OKLAHOMA CITY -- Oklahomans who receive food benefits through the Department of Human Services (DHS) Supplemental Nutrition Assistance Program (SNAP, formerly known as “Food Stamps”) will see a decrease in their benefits beginning Nov. 1.
Under the American Recovery and Reinvestment Act of 2009, benefits were increased to offset effects of the recession. Those increased benefits will expire Oct. 31.
Many Oklahomans who receive SNAP may see their food budgets significantly impacted. Each household varies, but on Nov. 1 a family of four with no income and no other changes to their case will see a decrease in their monthly benefits of $36. That is the equivalent of a recipient’s benefit decreased to $1.40 per meal, per person, per day, or a family of four losing 21 meals per month.
Additionally, these cuts will have an economic impact on the state. This estimated cut will be $66 million in lost revenue to Oklahoma from November 2013 through September 2014. Oklahoma’s grocers will feel the impact directly as SNAP recipients will have less food budget money to spend in the stores.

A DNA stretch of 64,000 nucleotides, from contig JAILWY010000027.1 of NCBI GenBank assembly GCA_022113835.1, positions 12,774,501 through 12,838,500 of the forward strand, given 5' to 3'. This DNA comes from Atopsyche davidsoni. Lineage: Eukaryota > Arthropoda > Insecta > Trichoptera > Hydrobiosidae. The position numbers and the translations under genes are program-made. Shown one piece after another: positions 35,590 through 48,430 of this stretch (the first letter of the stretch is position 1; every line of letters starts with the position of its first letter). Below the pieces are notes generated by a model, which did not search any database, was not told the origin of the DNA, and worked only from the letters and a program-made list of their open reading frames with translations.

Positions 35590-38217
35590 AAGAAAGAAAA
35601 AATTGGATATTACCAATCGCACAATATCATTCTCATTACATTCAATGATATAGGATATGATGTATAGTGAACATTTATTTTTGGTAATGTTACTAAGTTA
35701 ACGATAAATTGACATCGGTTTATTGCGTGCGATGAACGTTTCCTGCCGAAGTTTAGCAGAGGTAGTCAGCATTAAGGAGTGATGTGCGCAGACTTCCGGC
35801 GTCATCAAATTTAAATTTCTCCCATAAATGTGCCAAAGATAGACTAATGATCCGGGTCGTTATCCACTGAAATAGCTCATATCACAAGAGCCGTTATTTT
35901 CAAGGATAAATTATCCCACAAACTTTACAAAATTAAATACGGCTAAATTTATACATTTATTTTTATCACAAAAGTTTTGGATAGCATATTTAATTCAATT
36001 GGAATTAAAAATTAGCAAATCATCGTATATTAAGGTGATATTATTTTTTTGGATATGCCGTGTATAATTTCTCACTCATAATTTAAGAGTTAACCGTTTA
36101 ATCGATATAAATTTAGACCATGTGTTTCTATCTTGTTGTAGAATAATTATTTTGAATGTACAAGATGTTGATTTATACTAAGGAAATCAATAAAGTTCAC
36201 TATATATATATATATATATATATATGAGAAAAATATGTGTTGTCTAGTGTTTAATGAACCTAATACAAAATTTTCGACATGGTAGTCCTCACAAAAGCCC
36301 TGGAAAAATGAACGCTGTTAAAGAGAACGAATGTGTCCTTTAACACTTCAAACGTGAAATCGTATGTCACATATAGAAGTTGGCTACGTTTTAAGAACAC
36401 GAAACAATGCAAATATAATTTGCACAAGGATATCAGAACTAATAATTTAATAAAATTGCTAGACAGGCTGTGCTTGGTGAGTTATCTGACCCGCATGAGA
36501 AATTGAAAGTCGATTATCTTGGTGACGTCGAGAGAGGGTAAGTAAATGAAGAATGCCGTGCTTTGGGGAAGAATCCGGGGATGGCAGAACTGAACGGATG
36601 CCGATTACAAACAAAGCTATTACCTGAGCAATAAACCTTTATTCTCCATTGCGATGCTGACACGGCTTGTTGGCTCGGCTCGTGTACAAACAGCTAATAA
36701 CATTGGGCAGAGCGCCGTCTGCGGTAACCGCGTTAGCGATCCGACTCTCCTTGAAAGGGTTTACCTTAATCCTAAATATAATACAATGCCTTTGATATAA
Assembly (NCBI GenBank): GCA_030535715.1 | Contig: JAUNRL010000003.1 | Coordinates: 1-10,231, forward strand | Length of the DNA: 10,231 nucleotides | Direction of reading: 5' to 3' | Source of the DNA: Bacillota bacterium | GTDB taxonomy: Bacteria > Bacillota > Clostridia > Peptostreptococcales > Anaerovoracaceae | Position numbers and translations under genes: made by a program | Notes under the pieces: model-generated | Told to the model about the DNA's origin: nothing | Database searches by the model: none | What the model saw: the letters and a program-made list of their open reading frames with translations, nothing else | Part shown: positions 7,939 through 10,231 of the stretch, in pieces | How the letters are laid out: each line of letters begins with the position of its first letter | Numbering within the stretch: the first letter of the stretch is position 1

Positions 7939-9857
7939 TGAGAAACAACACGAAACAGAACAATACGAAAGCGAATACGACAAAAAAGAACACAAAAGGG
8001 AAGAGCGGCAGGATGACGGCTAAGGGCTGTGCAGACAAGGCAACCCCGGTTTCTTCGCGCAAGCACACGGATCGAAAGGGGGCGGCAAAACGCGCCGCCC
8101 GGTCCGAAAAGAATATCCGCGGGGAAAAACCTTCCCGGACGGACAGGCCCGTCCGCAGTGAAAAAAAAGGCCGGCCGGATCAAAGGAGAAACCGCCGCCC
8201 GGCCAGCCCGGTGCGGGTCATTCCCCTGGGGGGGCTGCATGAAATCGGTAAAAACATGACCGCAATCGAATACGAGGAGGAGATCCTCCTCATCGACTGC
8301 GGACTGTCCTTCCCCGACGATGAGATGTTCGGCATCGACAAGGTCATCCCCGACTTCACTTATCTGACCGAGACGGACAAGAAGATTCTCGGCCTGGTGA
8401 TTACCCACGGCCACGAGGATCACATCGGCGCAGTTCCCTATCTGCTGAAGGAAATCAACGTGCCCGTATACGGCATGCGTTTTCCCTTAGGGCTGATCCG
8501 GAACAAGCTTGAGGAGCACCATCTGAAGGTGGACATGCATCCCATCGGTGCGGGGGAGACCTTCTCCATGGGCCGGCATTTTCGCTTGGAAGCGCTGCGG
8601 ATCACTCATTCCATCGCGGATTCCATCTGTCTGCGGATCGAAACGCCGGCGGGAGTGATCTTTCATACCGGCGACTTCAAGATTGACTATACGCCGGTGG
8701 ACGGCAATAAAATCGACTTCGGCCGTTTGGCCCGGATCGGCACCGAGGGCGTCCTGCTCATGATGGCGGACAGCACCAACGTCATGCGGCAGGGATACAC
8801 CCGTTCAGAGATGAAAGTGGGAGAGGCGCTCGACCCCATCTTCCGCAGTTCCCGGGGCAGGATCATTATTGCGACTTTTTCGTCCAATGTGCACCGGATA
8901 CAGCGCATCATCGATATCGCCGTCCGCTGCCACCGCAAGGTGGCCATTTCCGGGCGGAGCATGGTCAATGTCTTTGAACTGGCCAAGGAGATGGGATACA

A total of 628,956 Oklahomans received SNAP benefits in August, setting a new all-time record high. DHS urges those recipients to be aware of the upcoming cuts and plan their food budgets accordingly. SNAP has always been intended as a “supplement,” and not meant to account for an entire food budget.
Recipients may visit the DHS website for links to the U.S. Department of Agriculture which provides resources to help people eat healthy meals on a low budget.